Augmented reality head-up displays provide futuristic driver guidance

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Pioneer is taking steps to provide a high quality HUD navigation experience for motorists.

Until now, a high quality head-up display experience has been more of a concept, than what is actually provided, but Pioneer is seeking to combine new technologies, such as augmented reality, to bring this experience to life.

The company is using its NavGate HUD to provide drivers with real time, helpful guidance.

The Pioneer NavGate HUD brings together the connectivity of a smartphone with augmented reality in order to provide a driver with a virtual 30 inch display of helpful data that appears to be floating just a few feet in front of the hood of the vehicle.

The use of augmented reality helps to overcome the need to display the data on the windshield.


Previous head-up display experiences have failed to achieve their full potential because they use graphics that appear to be from three decades ago, and are displayed on a transparent sticker or onto the windshield itself. The surface – whether it be the windshield or a sticker – needs to be specially treated in order to reflect the blocky pixels for the display. However In this case, Pioneer has dumped that concept altogether in favor of a Digital Light Processing system that is mounted on the visor. It then projects data, through augmented reality, onto a clear plastic sheet within the field of view of the driver.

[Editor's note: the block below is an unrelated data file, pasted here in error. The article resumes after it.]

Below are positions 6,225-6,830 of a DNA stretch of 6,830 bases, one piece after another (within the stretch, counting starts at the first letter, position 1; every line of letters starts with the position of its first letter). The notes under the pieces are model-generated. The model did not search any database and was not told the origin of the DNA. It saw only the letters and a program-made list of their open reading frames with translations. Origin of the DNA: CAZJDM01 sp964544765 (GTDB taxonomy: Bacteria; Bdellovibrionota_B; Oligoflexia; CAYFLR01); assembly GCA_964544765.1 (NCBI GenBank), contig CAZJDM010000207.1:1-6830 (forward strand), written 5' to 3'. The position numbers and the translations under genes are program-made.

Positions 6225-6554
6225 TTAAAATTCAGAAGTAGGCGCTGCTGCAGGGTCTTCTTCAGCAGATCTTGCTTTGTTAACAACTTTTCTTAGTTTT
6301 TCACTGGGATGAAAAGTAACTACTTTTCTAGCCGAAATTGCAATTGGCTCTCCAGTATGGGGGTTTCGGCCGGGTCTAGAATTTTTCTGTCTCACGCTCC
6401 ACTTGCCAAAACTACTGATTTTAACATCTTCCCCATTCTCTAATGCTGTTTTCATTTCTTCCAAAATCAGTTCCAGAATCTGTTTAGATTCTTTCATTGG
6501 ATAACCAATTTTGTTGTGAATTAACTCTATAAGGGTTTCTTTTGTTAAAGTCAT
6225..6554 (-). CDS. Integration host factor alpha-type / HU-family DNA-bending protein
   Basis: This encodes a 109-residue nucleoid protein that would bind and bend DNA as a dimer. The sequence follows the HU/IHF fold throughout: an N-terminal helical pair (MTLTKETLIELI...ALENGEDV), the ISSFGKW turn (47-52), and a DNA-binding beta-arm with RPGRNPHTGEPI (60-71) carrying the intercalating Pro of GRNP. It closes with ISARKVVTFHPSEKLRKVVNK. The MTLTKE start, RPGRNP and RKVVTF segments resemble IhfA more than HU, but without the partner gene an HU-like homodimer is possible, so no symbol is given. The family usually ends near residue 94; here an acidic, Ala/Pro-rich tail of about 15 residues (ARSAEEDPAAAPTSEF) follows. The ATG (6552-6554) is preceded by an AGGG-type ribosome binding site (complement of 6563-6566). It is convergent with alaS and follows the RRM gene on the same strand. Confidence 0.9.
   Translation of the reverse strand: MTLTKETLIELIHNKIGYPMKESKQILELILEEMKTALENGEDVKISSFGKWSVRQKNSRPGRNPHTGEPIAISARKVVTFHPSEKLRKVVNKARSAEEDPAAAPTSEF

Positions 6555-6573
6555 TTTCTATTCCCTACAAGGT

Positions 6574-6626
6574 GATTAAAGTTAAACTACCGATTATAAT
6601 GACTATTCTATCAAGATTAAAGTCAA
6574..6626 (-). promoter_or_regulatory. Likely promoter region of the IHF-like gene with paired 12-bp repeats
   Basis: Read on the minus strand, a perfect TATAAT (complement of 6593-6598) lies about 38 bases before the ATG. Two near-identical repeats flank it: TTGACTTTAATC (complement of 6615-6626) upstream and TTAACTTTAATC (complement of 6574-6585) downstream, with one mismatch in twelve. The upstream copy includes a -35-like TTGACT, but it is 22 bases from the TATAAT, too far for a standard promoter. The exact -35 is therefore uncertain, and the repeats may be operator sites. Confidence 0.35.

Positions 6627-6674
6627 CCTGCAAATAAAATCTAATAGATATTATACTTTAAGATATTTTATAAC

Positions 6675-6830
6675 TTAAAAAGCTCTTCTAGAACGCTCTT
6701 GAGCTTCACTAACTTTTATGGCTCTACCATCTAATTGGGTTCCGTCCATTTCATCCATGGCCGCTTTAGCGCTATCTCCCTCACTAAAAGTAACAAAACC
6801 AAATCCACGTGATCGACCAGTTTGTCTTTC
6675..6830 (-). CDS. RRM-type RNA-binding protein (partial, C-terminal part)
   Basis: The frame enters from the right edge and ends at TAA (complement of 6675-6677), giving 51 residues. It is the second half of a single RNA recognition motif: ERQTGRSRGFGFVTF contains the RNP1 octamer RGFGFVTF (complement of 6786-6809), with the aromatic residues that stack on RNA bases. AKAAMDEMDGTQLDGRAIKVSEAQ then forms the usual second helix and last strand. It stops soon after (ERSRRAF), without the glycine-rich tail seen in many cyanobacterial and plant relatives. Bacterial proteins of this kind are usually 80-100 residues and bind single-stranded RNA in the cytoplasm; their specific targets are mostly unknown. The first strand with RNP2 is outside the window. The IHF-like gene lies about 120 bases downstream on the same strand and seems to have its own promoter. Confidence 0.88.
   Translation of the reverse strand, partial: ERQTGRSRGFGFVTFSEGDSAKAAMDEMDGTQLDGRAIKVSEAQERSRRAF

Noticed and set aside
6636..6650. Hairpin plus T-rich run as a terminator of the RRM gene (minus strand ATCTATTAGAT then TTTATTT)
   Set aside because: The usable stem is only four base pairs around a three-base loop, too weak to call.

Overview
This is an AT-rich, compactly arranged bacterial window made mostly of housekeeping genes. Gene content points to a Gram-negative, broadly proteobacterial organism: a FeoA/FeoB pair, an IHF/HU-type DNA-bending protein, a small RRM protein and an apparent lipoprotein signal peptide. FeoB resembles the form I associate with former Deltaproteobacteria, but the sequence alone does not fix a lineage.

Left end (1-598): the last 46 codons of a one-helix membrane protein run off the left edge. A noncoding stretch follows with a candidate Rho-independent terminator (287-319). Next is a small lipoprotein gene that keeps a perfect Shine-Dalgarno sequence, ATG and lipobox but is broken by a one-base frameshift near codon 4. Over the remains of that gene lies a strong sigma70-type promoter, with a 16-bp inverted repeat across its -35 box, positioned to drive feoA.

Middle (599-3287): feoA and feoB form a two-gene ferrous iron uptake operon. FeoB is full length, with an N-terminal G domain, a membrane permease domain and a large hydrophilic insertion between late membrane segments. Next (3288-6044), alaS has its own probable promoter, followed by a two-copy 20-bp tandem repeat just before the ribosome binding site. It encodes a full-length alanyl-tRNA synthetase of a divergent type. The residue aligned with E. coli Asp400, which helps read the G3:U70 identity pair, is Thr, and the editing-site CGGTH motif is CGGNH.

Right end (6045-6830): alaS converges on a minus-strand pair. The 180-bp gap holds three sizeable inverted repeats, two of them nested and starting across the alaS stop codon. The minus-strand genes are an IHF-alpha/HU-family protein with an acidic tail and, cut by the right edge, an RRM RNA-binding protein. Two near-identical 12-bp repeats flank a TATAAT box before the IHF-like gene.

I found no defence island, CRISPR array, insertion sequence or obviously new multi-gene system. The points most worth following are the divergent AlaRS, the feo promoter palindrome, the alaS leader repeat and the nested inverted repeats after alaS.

This use of augmented reality has been compared to the type of display that a fighter jet pilot would see, only this is usable to the driver of a regular family sized vehicle. The display can provide the driver with a number of different information options, such as turn-by-turn navigation, which incorporates data from lane placement to the vehicle’s current speed, the actual speed limit of the road, the current time, speed and red light cameras along the way, and an estimated time of arrival (and estimated distance) for reaching the intended destination.

Sensors in the device are able to detect the ambient light so that the augmented reality display brightness will be appropriate regardless of whether it is daytime or nighttime. A dedicated app is responsible for controlling these types of features.

As of yet, Pioneer has not named the specific smartphones that are supported by NavGate to provide the augmented reality display experience. However, what is known is that it is connected to the device through a very long USB cable. The device will launch next month with iGo Primo and CoPilot navigation support.

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